Caivano and De Ronde gave Lalonde’s mystical creations a digital-minded take, resulting in a kaleidoscope of trippy visuals. One shirt titled “Enhancement of Reality Tee,” is dotted with fungi and fluorescent butterflies. A cherry and pink tie-dye shirt titled “Protection of Inner Aura” is decorated with a completely beaded bra. “I love the idea of having a shirt that has another garment on top of it,” she says.
While many designers create psychedelic, mushroom-dotted clothing and accessories, Lalonde’s storytelling sets her apart from the pack. “I was able to throw a lot of emotion into them and design them in the same way that I designed my jewelry, which is heavily based on personal experience,” says Lalonde. “There are little elements of myself I’d put into every shirt.” Even though the story may not always be immediately evident to the viewer, this personal bent allows her to experiment freely and go down rabbit holes other designers would not. This is especially apparent in her “Protection from Confusion Tee”, which boasts a pair of fairy wings on its back. “I had the idea to do that because when I was younger, I genuinely believed I had fairy wings,” Lalonde explains. “I was scared of my parents seeing them and being outed!”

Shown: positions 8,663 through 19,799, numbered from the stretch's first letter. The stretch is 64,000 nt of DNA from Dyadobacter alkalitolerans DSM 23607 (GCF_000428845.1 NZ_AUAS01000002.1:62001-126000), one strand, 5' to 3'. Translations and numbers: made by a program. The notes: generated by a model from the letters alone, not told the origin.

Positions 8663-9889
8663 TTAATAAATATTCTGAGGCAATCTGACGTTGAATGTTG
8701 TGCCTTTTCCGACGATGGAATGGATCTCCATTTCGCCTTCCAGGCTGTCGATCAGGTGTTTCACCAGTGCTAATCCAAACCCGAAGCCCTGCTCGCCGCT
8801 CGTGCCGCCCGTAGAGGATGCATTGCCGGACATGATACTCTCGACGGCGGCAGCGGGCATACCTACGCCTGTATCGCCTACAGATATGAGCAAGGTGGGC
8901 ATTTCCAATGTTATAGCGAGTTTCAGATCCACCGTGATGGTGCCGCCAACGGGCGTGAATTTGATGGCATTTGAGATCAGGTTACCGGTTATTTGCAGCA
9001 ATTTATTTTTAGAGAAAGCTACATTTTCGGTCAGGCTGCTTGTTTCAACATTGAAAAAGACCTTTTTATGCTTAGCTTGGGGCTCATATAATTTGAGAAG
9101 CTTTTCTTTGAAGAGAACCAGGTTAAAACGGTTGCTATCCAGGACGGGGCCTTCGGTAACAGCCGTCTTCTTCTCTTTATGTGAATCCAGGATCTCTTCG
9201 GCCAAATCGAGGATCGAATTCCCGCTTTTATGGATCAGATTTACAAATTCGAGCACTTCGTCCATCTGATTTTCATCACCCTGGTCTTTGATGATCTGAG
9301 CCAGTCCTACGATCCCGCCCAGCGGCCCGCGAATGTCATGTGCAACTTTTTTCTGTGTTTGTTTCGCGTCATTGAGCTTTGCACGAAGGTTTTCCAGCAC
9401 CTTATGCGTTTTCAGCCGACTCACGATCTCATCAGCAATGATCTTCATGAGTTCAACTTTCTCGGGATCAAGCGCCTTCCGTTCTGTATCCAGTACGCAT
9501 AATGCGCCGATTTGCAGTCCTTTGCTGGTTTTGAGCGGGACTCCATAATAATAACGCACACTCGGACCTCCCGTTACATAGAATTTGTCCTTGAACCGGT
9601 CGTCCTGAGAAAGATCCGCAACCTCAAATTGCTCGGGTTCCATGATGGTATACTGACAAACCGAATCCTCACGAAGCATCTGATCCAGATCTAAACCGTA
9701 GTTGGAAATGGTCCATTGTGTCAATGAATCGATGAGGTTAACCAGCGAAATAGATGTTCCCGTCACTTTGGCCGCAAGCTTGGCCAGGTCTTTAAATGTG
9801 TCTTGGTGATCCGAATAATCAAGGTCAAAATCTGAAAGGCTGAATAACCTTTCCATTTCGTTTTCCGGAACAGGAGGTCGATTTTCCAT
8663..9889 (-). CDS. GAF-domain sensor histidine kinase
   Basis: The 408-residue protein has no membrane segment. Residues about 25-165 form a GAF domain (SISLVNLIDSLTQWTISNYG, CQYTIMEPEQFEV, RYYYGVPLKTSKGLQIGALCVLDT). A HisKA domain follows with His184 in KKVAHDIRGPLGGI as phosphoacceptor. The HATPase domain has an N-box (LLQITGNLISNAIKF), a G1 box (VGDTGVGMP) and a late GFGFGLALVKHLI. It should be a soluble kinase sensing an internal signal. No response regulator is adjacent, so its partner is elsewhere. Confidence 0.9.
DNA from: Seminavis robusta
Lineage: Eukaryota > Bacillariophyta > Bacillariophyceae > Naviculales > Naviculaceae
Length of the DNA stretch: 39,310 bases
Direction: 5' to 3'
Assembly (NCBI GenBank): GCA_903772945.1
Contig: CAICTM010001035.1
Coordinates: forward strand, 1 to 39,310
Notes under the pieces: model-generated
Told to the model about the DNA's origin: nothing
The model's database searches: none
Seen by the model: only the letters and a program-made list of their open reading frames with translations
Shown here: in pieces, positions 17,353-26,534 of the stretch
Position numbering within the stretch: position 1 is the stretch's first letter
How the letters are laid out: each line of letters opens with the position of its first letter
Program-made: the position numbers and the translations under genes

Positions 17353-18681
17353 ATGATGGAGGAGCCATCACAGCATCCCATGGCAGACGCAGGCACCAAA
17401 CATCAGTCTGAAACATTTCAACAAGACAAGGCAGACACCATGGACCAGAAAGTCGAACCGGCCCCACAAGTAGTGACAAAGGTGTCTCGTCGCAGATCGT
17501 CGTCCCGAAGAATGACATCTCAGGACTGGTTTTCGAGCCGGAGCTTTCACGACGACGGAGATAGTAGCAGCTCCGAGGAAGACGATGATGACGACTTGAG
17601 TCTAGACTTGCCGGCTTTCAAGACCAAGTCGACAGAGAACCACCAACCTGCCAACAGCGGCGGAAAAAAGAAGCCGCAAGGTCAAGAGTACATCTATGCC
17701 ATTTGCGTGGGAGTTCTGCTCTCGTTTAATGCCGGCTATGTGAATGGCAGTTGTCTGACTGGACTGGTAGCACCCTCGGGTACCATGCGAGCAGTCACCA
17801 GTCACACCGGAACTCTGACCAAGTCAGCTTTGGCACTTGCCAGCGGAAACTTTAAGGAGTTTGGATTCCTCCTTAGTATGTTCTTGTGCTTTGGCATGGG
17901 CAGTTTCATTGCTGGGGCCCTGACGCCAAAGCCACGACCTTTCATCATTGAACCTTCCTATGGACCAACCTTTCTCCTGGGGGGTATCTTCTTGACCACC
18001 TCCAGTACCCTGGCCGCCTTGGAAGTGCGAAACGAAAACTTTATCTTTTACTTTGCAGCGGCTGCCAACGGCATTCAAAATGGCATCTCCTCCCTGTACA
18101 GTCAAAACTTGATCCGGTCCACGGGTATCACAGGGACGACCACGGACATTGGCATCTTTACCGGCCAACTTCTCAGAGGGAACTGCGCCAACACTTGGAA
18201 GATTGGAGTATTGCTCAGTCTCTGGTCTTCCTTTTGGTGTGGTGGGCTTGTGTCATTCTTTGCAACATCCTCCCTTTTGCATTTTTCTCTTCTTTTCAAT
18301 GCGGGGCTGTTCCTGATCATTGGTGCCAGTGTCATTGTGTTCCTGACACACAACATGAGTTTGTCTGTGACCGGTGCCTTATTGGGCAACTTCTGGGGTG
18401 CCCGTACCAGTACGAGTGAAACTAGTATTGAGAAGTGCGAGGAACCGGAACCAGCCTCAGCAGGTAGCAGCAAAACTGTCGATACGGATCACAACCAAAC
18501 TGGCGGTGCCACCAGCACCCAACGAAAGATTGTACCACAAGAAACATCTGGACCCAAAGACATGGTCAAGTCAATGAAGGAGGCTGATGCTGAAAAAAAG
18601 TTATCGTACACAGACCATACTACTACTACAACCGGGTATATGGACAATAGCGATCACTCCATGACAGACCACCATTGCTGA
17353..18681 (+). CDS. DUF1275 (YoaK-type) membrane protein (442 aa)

Designing the T-shirts has provided Lalonde a larger canvas than a necklace or pair of earrings, allowing her to really show off her range. To go a step further, Lalonde collaborated with her sister, Ines, on producing the music for the Avaati promo videos. The clips feature an alien-like avatar with elven ears in a digitized, Mars-like universe. While the figure rotates in one of the t-shirts, a bizarre but satisfying cacophony of sweet sounds plays. If you think the short soundtrack sounds how the shirt looks, that was Lalonde’s intention. During the creation process, Lalonde gave her sister prompts like “how would you describe the sound when you bite into the berry,” or would send time-lapse videos of mushrooms growing.
While Lalonde doesn’t have plans to delve further into clothing design just yet, the collaboration with Aavati helped her develop her own creative process as a designer. Most of all, it allowed her to put more trippy designs out into the world in a new format. “All of these directions I’ve been giving everyone throughout this project, including Aavati and my sister, have been a lot about senses and distorting our senses in terms of making,” says Lalonde. “You ‘hear colors’ and ‘see tastes’. You feel that psychedelic type of disorientation, which is a natural high.”